Supermarkets are lagging behind consumer expectations when it comes to innovative retail technology, according to new research.
The survey of 2,000 British consumers by Hitachi Consulting found that almost half (44%) support innovative technology in supermarkets if it offers them discounts, and a third (33%) would approve of its use if it reduces store theft.
Consumers in London, in particular, are open to the possibilities of retail technology. Almost nine in ten (86%) of those living in the capital would be happy to be monitored by innovative in-store technology if it means an improved experience.
Londoners also said they would be more likely (66%) to shop at a large supermarket if it offered technological innovations such as personalised prompts when you forget an item.
The research comes at a time when retailers are increasingly experimenting with technologies like electronic shelf labels and LiDAR, which can track what customers pick up from shelves, making stores more ‘intelligent’ and enabling them to gain better insights into customers and facilitate a personalised shopping experience.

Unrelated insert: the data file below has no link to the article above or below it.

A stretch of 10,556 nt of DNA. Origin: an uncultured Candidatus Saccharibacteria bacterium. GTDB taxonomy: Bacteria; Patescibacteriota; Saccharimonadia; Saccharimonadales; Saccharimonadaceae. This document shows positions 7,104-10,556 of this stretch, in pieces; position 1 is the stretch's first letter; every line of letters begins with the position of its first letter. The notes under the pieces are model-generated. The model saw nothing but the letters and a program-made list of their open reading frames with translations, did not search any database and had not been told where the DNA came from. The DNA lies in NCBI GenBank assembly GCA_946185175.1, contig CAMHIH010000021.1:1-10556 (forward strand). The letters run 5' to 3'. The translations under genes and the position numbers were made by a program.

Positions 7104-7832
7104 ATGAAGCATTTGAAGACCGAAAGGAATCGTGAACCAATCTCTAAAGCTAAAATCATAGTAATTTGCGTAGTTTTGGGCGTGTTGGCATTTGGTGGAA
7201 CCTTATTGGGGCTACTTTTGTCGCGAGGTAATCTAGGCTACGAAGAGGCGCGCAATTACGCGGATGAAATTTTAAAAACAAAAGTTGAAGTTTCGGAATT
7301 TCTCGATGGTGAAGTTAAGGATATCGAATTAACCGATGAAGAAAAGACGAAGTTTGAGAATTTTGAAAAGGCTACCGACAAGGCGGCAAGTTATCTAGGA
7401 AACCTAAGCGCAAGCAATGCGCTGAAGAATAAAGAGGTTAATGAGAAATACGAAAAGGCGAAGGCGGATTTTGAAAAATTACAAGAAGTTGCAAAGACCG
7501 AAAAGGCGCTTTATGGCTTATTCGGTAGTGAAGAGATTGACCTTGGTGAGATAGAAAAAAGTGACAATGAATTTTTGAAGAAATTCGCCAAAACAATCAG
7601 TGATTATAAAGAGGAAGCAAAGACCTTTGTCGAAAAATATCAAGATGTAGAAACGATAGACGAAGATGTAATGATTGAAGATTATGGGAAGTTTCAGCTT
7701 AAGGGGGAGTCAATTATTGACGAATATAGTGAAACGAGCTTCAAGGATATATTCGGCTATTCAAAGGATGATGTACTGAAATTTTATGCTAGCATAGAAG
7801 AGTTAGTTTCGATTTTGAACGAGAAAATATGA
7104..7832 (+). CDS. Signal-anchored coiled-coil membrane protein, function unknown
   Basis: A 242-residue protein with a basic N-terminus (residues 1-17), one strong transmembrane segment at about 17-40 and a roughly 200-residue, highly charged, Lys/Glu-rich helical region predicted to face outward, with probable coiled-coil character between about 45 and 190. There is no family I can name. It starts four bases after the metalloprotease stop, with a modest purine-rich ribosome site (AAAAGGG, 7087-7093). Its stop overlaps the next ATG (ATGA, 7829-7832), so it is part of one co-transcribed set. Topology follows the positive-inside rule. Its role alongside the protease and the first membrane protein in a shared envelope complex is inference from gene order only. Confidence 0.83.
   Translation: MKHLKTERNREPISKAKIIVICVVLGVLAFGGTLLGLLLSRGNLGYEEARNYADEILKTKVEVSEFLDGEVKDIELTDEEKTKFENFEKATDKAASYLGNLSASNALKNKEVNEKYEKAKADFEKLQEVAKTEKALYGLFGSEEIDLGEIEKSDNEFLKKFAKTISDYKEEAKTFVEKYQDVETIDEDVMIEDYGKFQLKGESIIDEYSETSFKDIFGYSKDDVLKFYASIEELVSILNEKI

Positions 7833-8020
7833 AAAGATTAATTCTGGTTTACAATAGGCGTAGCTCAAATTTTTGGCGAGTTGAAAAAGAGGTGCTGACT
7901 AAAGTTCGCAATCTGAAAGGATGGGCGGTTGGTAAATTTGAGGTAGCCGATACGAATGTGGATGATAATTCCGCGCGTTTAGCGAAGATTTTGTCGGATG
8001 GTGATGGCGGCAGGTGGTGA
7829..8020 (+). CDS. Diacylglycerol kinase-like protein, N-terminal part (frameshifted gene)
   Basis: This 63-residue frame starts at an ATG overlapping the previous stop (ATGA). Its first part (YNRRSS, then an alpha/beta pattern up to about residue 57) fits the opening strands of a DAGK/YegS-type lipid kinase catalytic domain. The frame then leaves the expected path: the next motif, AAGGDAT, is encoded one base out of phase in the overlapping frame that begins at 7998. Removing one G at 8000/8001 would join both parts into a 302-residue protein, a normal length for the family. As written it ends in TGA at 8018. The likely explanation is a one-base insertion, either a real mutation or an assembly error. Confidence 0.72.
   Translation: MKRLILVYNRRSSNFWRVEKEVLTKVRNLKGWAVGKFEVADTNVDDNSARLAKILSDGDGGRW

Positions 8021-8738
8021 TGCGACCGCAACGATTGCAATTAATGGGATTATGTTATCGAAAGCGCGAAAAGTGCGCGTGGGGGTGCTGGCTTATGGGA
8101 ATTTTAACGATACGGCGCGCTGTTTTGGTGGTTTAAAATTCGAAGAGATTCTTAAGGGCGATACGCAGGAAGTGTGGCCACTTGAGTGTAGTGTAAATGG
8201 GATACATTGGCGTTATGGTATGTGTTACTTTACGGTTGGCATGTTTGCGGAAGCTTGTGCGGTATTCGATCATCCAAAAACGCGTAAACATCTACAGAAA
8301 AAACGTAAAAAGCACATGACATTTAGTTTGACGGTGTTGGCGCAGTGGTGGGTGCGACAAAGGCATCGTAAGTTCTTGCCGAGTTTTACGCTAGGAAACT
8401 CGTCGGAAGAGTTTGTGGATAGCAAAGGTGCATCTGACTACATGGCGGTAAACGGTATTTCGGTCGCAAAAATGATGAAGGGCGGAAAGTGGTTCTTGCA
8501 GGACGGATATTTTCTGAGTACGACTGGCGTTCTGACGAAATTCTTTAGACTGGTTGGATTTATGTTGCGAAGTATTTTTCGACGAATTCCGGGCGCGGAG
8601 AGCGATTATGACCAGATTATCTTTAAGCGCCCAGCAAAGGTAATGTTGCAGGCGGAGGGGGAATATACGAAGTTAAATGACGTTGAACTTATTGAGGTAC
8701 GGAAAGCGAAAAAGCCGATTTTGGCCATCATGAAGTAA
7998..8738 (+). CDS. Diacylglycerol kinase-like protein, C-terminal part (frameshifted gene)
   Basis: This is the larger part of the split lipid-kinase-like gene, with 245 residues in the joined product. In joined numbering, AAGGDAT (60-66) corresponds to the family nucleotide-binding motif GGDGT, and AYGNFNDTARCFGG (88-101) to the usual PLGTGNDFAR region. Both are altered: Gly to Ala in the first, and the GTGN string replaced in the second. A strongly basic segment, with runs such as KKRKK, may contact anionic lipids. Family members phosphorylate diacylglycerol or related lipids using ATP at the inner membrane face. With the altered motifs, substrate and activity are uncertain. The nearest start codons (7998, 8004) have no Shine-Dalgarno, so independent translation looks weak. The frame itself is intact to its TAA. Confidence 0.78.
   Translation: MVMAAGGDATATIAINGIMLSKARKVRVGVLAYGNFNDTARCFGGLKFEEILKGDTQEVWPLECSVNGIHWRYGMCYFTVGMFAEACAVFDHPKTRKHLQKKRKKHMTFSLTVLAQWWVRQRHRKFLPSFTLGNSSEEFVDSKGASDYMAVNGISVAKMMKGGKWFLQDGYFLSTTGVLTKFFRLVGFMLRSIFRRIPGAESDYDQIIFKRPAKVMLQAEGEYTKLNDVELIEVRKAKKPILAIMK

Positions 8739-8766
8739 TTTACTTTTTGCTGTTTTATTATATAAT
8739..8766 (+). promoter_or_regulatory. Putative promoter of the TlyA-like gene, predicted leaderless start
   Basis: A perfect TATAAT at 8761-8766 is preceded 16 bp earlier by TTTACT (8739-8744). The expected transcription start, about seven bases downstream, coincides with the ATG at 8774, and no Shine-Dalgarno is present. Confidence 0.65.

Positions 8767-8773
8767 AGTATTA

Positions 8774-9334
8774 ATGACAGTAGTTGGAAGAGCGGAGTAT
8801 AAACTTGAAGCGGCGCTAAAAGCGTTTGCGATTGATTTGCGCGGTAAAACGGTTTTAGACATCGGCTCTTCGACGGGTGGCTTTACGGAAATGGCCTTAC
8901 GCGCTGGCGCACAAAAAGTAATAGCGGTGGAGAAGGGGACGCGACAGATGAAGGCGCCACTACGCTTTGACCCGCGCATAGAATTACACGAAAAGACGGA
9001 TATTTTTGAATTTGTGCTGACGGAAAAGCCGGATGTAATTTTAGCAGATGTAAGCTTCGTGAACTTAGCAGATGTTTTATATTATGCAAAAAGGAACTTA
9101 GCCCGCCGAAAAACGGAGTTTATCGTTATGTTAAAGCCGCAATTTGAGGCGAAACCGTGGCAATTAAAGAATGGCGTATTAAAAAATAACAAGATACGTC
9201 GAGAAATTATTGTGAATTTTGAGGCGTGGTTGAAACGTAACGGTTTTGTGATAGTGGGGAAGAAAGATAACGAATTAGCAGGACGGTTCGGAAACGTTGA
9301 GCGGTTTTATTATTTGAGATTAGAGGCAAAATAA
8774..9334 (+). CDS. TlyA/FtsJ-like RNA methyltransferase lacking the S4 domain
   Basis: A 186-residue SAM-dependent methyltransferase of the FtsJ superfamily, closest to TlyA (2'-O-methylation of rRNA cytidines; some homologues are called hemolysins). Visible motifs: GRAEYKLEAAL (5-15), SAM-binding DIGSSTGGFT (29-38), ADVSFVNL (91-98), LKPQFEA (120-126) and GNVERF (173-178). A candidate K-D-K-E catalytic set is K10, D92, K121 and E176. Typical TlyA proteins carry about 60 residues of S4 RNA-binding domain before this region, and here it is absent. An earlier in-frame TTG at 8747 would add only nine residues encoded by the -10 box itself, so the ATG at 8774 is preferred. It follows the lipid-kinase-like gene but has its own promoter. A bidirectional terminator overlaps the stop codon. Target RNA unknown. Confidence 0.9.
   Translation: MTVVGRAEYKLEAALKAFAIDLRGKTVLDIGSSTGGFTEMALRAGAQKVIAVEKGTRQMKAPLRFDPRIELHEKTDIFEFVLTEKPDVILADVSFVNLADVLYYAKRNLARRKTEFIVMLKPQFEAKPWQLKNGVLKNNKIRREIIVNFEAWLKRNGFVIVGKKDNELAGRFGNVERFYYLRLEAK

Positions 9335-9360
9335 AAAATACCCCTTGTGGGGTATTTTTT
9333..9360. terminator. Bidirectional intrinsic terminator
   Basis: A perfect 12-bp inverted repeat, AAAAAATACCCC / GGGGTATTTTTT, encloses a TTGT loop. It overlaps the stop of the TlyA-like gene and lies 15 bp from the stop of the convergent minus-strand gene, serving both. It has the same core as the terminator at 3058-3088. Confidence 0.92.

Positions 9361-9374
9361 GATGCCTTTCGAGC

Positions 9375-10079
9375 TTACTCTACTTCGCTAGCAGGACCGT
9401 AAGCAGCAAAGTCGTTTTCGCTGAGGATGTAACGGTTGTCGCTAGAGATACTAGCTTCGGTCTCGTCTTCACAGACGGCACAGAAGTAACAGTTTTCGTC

Londoners’ attitudes in favour of disruptive technology in retail may be a result of positive experiences to date, Hitachi Consulting noted. Over half (54%) of London-based shoppers currently consider their supermarket ‘intelligent’, compared with only 4% in the South West, 6% in Yorkshire and Humber, and 7% in East Anglia.
Hitachi Consulting retail specialist Pierson Broome commented: “For bricks and mortar retailers, experimenting with technology-led innovations is the only way to level the playing field in the battle against their data-rich online competitors. The survey results strongly indicate that they have allies in Londoners, who are actively in favour of experimentation with — and implementation of — new technologies.”